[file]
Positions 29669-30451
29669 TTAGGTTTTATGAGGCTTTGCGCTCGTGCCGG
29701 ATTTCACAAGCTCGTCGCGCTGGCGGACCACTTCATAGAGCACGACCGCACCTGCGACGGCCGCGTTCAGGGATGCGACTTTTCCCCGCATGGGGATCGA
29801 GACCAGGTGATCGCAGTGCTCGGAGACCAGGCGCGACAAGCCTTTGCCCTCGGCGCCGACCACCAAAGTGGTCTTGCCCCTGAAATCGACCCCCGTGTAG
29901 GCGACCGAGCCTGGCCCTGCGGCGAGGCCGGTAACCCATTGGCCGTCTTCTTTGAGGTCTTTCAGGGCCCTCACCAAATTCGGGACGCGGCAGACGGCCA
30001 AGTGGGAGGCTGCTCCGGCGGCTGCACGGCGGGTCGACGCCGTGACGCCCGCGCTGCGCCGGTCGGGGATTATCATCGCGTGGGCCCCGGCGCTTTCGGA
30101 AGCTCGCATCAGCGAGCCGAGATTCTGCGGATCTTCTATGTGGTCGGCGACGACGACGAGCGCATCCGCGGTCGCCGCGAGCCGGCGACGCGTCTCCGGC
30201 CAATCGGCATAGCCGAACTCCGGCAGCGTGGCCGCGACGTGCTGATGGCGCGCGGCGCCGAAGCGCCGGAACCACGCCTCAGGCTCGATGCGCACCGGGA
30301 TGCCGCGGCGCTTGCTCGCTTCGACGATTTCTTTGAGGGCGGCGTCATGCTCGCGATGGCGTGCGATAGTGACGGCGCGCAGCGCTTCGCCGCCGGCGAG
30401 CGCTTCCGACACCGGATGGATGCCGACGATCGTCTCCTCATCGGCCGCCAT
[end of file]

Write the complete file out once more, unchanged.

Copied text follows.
Positions 29669-30451
29669 TTAGGTTTTATGAGGCTTTGCGCTCGTGCCGG
29701 ATTTCACAAGCTCGTCGCGCTGGCGGACCACTTCATAGAGCACGACCGCACCTGCGACGGCCGCGTTCAGGGATGCGACTTTTCCCCGCATGGGGATCGA
29801 GACCAGGTGATCGCAGTGCTCGGAGACCAGGCGCGACAAGCCTTTGCCCTCGGCGCCGACCACCAAAGTGGTCTTGCCCCTGAAATCGACCCCCGTGTAG
29901 GCGACCGAGCCTGGCCCTGCGGCGAGGCCGGTAACCCATTGGCCGTCTTCTTTGAGGTCTTTCAGGGCCCTCACCAAATTCGGGACGCGGCAGACGGCCA
30001 AGTGGGAGGCTGCTCCGGCGGCTGCACGGCGGGTCGACGCCGTGACGCCCGCGCTGCGCCGGTCGGGGATTATCATCGCGTGGGCCCCGGCGCTTTCGGA
30101 AGCTCGCATCAGCGAGCCGAGATTCTGCGGATCTTCTATGTGGTCGGCGACGACGACGAGCGCATCCGCGGTCGCCGCGAGCCGGCGACGCGTCTCCGGC
30201 CAATCGGCATAGCCGAACTCCGGCAGCGTGGCCGCGACGTGCTGATGGCGCGCGGCGCCGAAGCGCCGGAACCACGCCTCAGGCTCGATGCGCACCGGGA
30301 TGCCGCGGCGCTTGCTCGCTTCGACGATTTCTTTGAGGGCGGCGTCATGCTCGCGATGGCGTGCGATAGTGACGGCGCGCAGCGCTTCGCCGCCGGCGAG
30401 CGCTTCCGACACCGGATGGATGCCGACGATCGTCTCCTCATCGGCCGCCAT